From Ancient Greece came the word "mythos” and the tales and myths that word describes. These tales echoed through the ages and appear to this day in movies about Hercules and characters like the three-headed dog "Fluffy" in the Harry Potter stories. The Greeks believed myths came directly from the Greek gods through the Muses. Although the stories vary widely, some components of Greek myths remain constant, such as the types of characters and activities and the general purposes of the tales -- explaining the world, offering insight into human behavior and entertaining audiences.

Etiological Stories

Like those of many other cultures, Greek myths often offer explanations for events and natural phenomena. The myth of the bird Nyx, for example, explains the creation of the world from the void: Nyx sat on an egg until it hatched and the halves became Earth and the sky. To explain why both good and evil exist in the world, the Greeks had the story of Pandora: The supreme Greek god Zeus, unhappy that humans had accepted Prometheus’ gift of fire that was meant only for the gods, gave Pandora -- the first mortal woman -- a box and warned her to never open it. When curiosity overcame her, she unwittingly released the malevolent concepts captured in the box -- and the one tool to fight them: hope.

Human Nature and Choices

Greek myths also try to make sense of human nature. Besides Pandora’s inability to control her impulse to open the box, human pride appears in myths and inevitably leads to tragedy. For instance, Arachne, a skilled weaver, claimed her work was superior to the work of all others. For her arrogance, Arachne was subsequently transformed into a spider by the goddess Athena. The myth of Bellerophon demonstrates how the gods favor people who are honorable and just: Bellerophon received riches and happiness early in his life because he rejected a married woman’s advances and made appropriate sacrifices to the gods. The myth suggests that choosing a righteous path leads to success in life.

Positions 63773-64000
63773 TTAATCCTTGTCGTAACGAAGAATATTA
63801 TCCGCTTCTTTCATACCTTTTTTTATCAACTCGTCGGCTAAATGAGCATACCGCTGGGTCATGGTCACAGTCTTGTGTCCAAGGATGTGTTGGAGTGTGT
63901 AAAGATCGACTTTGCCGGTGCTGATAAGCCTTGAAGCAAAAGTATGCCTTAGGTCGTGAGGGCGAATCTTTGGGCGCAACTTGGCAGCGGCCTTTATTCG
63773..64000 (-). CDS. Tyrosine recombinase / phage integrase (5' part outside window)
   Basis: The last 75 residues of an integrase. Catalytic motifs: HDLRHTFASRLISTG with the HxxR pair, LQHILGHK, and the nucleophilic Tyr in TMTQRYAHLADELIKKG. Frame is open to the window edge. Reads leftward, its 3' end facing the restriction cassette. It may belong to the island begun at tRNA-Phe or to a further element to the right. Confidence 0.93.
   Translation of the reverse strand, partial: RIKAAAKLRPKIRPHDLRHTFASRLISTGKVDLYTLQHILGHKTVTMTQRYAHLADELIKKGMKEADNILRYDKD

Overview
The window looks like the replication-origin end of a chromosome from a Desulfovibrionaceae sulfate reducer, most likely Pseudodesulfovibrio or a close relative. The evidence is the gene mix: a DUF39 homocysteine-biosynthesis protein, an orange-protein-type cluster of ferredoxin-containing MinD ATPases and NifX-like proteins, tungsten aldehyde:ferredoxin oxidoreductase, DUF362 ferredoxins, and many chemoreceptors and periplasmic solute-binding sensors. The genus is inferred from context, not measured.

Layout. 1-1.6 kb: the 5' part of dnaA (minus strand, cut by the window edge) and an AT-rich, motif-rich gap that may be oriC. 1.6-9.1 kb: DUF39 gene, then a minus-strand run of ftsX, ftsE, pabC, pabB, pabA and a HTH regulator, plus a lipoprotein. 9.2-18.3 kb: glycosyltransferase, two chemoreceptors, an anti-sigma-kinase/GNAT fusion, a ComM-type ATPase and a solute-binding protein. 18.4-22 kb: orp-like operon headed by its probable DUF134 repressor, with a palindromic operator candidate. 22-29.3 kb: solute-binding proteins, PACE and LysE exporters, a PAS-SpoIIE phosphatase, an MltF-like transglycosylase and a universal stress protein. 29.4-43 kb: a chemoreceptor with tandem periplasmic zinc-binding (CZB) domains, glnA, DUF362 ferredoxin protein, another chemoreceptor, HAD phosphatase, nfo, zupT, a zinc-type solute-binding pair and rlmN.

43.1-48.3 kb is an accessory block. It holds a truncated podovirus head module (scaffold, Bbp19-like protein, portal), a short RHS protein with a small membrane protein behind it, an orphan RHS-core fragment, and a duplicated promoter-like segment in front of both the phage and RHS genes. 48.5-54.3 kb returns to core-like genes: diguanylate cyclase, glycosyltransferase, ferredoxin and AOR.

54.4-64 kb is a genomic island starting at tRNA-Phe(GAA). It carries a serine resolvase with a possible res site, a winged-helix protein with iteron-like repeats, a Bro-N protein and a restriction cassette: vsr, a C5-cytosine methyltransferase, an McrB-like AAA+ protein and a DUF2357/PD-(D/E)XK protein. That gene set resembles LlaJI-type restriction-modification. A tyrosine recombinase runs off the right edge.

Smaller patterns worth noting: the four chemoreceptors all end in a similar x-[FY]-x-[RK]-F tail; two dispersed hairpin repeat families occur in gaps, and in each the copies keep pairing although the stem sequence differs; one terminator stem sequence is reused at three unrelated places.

Supernatural Creatures

Greek myths typically include supernatural creatures, some humanoid and some not. Those with human shapes often possess bizarre features and powers, such as Medusa, who has snakes for hair and turns those who see her into stone. Sometimes the creatures combine human and animal characteristics, such as centaurs, which have a horse’s feet but a man’s trunk and head. The beings may appear as a result of poor human decisions, like the Minotaur that resulted when King Minos refused to sacrifice a bull to the sea god Poseidon.

Common Character Types

Greek myths often focus on a heroic figure. For instance, the stories credit Prometheus with creating humans and giving them fire to enable their survival. But Prometheus becomes a martyr for this act, as Zeus punishes him by chaining him to a rock and subjecting him to daily attacks by an eagle. Considered role models for later Greeks to follow, these heroes vanquished enemies and braved dangers in pursuit of wealth and knowledge.

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